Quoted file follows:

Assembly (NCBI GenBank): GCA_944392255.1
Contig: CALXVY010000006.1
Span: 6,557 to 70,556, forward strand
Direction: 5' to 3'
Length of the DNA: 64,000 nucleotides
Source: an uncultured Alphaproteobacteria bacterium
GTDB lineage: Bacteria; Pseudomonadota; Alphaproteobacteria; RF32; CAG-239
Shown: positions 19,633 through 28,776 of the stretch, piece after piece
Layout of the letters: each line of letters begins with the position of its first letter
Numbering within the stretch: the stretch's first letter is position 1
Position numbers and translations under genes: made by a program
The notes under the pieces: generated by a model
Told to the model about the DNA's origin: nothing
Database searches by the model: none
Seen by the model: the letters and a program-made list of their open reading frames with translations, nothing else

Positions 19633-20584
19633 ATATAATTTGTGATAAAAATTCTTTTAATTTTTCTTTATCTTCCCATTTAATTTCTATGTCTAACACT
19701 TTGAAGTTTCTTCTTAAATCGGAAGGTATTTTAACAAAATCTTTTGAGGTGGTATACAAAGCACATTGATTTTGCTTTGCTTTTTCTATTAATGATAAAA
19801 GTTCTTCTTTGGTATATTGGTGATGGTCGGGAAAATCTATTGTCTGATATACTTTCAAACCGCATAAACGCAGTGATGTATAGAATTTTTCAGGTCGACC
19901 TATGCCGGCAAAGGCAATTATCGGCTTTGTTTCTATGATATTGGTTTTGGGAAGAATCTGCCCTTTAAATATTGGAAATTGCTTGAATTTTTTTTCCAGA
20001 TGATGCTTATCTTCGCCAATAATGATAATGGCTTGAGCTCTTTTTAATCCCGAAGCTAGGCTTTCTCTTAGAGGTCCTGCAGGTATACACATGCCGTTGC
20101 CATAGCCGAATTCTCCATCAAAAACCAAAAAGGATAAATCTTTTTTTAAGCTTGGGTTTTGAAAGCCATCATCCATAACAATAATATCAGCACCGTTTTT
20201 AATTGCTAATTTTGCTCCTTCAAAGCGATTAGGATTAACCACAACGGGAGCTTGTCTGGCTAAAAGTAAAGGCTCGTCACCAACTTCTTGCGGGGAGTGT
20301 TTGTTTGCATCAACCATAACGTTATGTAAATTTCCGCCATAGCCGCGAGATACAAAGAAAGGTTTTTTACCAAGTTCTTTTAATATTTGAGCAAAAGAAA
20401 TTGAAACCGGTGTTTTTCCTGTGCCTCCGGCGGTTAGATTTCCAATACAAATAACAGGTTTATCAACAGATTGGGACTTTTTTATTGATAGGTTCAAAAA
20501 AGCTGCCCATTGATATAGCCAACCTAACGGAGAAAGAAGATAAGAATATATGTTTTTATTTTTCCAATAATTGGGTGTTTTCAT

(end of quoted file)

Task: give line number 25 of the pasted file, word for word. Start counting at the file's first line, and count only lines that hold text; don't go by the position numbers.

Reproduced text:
20401 TTGAAACCGGTGTTTTTCCTGTGCCTCCGGCGGTTAGATTTCCAATACAAATAACAGGTTTATCAACAGATTGGGACTTTTTTATTGATAGGTTCAAAAA